Pitching Brands for Sponsored Posts & Product Reviews

One of the most daunting things about making money blogging is pitching brands and public relations company for work. Even though I’ve been doing this for several years now, it’s still hard. I write and rewrite every pitch and worry that the company will just laugh at me when they receive it. More often than not, though, I’ve found that many companies are happy to work with me. Here’s what I’ve learned about pitching brands and PR firms for sponsored posts and product reviews.

Pitching Brands and PR Firms for Sponsored Posts and Product Reviews (woman winding up to pitch a baseball)

Show Some Love Before Pitching Brands

Before you pitch the brand or PR firm, show them some love. Follow them on all their social media channels and comment on or share their content. Get to know what they are sharing on social media (and think about how you could contribute to that content). Get your name on their radar so that when you do pitch them, they know who you are. Julie Nowell calls this “flirting.”

Find the Right Person

Finding the right person to pitch is sometimes tough. Search the brand’s website for the “media” or “public relations” contact. If they don’t have anyone with that title listed on their website, try filling out the contact form or emailing the “info@companyname” contact. However, these are often customer service representatives who may or may not forward your request to the right department.

After flirting for a while, reach out on social media. Often the person running the brand’s social media platforms is also the person handling their marketing or media relations. You can direct message the brand on Facebook, Twitter (if they follow you back) and even Instagram. Keep it short and sweet here; I often say something like “I love your [product] and would be happy to help you promote it.” Ask them for an email so that you can send your media kit and keep better track of your interactions with them.

It’s Not About You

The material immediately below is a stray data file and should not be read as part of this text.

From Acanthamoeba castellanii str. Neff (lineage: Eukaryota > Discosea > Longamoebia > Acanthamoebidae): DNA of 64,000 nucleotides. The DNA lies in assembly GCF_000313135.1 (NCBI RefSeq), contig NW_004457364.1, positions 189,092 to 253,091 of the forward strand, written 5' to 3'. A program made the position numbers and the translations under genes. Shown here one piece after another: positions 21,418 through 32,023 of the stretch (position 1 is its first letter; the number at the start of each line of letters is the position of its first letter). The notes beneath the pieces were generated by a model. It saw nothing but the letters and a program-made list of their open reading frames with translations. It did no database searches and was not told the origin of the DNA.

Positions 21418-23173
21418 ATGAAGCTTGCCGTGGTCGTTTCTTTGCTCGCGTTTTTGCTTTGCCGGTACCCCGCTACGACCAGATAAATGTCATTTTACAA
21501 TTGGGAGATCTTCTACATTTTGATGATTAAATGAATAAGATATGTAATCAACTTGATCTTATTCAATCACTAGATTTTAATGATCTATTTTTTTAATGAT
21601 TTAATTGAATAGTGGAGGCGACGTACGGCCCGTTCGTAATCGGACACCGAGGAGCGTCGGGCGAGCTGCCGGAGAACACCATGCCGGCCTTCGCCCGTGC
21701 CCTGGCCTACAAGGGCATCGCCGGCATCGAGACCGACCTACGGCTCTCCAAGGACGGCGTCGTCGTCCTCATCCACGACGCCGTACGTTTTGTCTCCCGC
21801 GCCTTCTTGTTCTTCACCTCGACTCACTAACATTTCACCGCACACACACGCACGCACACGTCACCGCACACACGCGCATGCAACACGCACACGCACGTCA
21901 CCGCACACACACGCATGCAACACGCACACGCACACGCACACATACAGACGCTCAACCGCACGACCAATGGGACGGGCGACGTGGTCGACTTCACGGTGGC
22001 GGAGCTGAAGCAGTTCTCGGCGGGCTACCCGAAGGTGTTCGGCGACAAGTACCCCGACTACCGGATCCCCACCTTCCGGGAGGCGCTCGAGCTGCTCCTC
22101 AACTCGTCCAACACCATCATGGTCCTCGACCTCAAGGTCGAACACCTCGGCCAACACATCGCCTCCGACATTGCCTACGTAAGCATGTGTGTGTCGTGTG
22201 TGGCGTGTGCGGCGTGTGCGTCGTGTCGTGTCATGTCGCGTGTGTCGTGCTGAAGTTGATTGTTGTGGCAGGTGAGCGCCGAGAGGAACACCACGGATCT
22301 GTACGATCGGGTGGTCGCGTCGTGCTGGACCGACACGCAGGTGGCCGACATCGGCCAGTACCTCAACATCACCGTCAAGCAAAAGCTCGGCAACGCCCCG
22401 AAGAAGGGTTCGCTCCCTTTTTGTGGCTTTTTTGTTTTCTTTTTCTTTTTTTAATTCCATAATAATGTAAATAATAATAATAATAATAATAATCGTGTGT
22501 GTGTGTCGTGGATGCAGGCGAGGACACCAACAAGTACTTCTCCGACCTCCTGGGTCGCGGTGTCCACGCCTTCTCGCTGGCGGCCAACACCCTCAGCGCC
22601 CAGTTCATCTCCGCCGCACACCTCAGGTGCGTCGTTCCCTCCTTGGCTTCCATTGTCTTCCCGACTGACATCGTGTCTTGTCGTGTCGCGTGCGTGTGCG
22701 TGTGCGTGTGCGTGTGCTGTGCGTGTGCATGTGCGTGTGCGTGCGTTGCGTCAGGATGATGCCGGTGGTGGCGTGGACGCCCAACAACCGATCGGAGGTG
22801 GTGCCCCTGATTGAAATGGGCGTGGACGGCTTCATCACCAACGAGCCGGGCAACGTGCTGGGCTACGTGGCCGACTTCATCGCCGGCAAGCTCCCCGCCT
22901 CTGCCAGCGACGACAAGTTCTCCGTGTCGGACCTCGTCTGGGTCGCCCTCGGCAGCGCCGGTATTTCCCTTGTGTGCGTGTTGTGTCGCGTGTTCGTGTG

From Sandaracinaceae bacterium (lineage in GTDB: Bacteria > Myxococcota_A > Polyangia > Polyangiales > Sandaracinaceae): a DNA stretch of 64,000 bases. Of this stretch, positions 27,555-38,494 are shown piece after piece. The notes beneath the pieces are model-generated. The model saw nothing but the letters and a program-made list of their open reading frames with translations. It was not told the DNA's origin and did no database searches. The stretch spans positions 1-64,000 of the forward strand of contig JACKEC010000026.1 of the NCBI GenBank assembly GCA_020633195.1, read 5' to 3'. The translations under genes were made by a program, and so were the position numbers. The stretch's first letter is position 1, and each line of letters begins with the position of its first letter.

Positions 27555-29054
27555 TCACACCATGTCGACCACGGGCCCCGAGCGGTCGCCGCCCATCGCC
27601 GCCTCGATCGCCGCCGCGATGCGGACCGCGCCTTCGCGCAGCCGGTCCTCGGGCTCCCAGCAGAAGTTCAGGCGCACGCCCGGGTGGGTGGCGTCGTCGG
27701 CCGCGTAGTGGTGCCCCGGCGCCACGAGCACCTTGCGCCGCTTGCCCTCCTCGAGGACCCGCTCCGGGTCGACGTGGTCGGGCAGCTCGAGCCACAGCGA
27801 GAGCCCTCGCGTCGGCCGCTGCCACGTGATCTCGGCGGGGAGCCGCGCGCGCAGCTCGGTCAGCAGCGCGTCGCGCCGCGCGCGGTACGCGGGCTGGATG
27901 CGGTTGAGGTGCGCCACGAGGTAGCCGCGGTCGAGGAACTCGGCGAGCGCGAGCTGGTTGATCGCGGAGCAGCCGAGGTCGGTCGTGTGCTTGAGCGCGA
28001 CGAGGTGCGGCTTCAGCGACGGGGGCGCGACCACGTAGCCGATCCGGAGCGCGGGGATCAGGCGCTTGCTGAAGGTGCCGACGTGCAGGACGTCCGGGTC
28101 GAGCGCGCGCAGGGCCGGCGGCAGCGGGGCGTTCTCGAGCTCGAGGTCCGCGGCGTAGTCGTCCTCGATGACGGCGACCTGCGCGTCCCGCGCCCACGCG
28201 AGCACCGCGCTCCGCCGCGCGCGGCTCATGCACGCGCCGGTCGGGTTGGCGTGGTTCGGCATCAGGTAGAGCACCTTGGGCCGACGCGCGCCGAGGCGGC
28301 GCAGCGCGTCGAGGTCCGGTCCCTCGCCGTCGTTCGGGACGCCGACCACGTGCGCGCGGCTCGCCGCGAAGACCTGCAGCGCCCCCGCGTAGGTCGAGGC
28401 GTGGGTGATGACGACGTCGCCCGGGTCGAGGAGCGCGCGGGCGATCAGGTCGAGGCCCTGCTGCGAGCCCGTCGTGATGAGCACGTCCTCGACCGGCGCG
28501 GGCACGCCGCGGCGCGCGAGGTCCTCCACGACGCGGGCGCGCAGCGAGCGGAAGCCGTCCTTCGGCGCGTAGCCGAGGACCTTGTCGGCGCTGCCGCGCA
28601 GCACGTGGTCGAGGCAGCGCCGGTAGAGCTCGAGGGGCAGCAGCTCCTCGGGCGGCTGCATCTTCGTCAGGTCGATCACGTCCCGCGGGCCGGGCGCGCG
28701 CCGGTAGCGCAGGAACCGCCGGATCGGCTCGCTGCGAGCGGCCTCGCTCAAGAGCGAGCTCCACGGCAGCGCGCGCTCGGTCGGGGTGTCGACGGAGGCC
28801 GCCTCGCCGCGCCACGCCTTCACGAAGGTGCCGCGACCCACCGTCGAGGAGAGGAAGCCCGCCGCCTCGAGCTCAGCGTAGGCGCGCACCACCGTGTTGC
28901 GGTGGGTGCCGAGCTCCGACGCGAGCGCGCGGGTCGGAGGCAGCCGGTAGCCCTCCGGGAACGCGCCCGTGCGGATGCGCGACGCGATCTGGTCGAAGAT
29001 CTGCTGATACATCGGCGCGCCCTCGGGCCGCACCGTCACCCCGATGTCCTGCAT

When you are writing your pitch email, don’t talk about yourself. The pitch isn’t about you; it’s about the company you want to work with. Get to know brand by hanging out on their website and social media channels; figure out what they want. Then tell them how you can help them reach those goals.

For example, if you notice that a brand is working to build their social media presence, you can offer to help because you have a large following on a specific social media channel. Or if you notice that a PR firm is trying to reach a certain demographic, you can mention that your readers fit that demographic and you can help them.

While the pitch is a place to strut your stuff and show off your demographics, make sure that you do so in a way that’s relevant to the brand. Don’t just throw numbers at them or tell them what a great blogger you are. Show why those numbers matter to them or how your huge Instagram following can translate into sales for their product.

Customize Your Pitch

I recommend having a media kit or rate card which you can send to brands and PR firms you’re pitching (or to people who pitch you). It’s handy to have all your stats gathered in one document, and to have your rates set on paper. However, don’t rely on your media kit when pitching. It should be a back-up document to whatever ideas you have to share with the brand you want to work with.

Make sure that your ideas for content or promotion fit in with the brand’s content and product. Demonstrate in your pitch that you know their brand and product and show them why YOU would be a perfect fit to work with them.For example, around Pearl’s birth, I pitched quite a few companies that cater to new parents, because I had a new baby who could be their “product tester.

Know Your Worth When Pitching Brands

There’s great discussion in my blog groups about what to charge for various types of content. This will change from blogger to blogger and from brand to brand. I’ll simply say here that you need to know what your time is worth (and it IS valuable!) and that you should never work for free. Even if you are a new blogger, you do have a small audience and a small influence and a brand or PR company should respect that and compensate you for promoting their content.

Pitch, Pitch, Pitch

The hard part about pitching is putting yourself out there. Hearing “no” can be discouraging. Remember, however, that if you don’t ask, the answer is always “no.” It’s always worth asking, even if they come back with a different offer or idea than you originally pitched.

Finally, keep pitching. Make pitching part of your regular blogging routine; try to send a pitch a day or a pitch a week. Sending out multiple pitches at once can help prevent the disappointment that comes with a negative answer, because you aren’t just waiting to hear back from one company.

Do keep track of what company you’ve pitched, when, and for what. If you don’t hear back from the company within a couple weeks, follow up with a brief email. Maybe your first email ended up in a spam folder or just got lost in a big bunch of emails that day. Keep working social media while waiting for a response. If the brand doesn’t respond after your second pitch, move on.

ABCs of Blogging

Do you send out pitches for sponsored posts or product reviews? What tips would you share for pitching brands or PR firms?

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